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Study, work and play –  the university survival guide



We caught up with lifestyle blogger Poppy Deyes (Kingston University, 2014) and tech vlogger Tom Honeyands (Exeter University, 2013) and asked them to share the university essentials that they couldn’t live without – this is a survival guide you won’t want to miss.



When you’re at university, there really is no such thing as too much storage and there’s always something that needs a home. These baskets can store everything and anything, from your washing, to your notebooks. Not only does buying a set of something look great, it’s also just super practical. Buy in bulk or in sets, the more the better.

Buy multitasking items
Buying items that have more than one use is a win-win situation. Take these Kilner jars, not only are they perfect for storing pasta and pens, they also double up as vases, or even drinking glasses when you run low. This not only saves time and money, it’s also super practical, whilst looking fab.

Think practical, yet personal
The likelihood is you’re not going to have a huge amount of space, so you’re going to need to make the most out of what you do have. Buying items like a desk organiser will keep everything in order, whilst letting you add a personal touch to your space. When it comes to your study area,  you’re going to want to create an area that you love to work in, that inspires your creativity and most importantly, somewhere you can be at your most productive.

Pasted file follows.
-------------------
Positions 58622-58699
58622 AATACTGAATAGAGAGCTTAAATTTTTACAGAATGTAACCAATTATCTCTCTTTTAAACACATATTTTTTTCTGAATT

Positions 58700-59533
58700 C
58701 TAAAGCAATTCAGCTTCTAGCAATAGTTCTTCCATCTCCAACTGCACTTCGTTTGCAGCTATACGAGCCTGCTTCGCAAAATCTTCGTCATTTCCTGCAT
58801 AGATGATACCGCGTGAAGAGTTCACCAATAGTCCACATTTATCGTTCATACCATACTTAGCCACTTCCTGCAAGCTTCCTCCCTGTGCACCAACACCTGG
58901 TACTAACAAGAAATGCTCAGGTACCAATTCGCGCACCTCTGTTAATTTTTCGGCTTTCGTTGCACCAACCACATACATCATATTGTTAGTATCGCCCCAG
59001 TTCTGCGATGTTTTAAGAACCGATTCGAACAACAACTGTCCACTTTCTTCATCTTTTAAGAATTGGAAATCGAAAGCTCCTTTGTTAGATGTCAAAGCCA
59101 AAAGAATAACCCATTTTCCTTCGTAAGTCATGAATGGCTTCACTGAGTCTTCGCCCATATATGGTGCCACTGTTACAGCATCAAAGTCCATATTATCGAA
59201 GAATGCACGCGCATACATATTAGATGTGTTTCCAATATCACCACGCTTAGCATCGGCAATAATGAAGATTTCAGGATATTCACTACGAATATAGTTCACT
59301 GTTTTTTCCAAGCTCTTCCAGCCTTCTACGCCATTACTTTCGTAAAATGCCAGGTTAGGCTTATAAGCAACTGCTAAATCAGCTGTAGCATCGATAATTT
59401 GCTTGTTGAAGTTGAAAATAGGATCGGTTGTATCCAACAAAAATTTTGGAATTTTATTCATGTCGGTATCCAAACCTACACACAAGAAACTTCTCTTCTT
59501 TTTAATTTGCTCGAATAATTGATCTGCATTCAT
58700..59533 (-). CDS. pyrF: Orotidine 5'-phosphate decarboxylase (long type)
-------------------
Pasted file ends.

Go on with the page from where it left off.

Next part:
The finishing touches
Although you might not be able to paint your new room your favourite colour, you can still add your personal touch to it. Whether it’s using a colourful throw, or buying a couple of plants for your desk, picking pieces that make your space really feel homely doesn’t have to break the bank. Hang fairy lights from your headboard, or add a rug to your floor - it’s is the small touches that make all the difference.



Laptop or tablet?
There’s a huge range of laptops, from budget Chromebooks, like the HP Stream 14, to premium Ultrabooks such as the Dell XPS 13. If you need more power for design and engineering courses (or just for gaming), a laptop with a quad-core processor and dedicated graphics card like the Dell XPS 15 or HP Omen 15 are great choices.

Tech must-haves
Carrying around expensive tablets and laptops means that investing in a good backpack is really important. The most important thing I’d recommend, is buying an external hard drive for backing up your work, such as the WesternDigital My Passport, or you could use cloud storage options like Dropbox or OneDrive). If you’ve got room, a wireless printer so you don’t have to rush to the library last-minute to print out your essay.

Game, set, go
University isn’t all about work though, socialising and having fun is just as important. Playing games (usually FIFA tournaments) on the PS4, or Xbox One, is a great way to make friends. I would have loved to have had the Nintendo Switch at university too, I can imagine playing Zelda or 4-player Mario Kart between lectures would be loads of fun.


If you’re heading off to university, don’t miss our other articles in the University Survival Guide series, including a handy checklist and our guide to help you choose the best laptop for your course.

Laptop buying guide

University checklist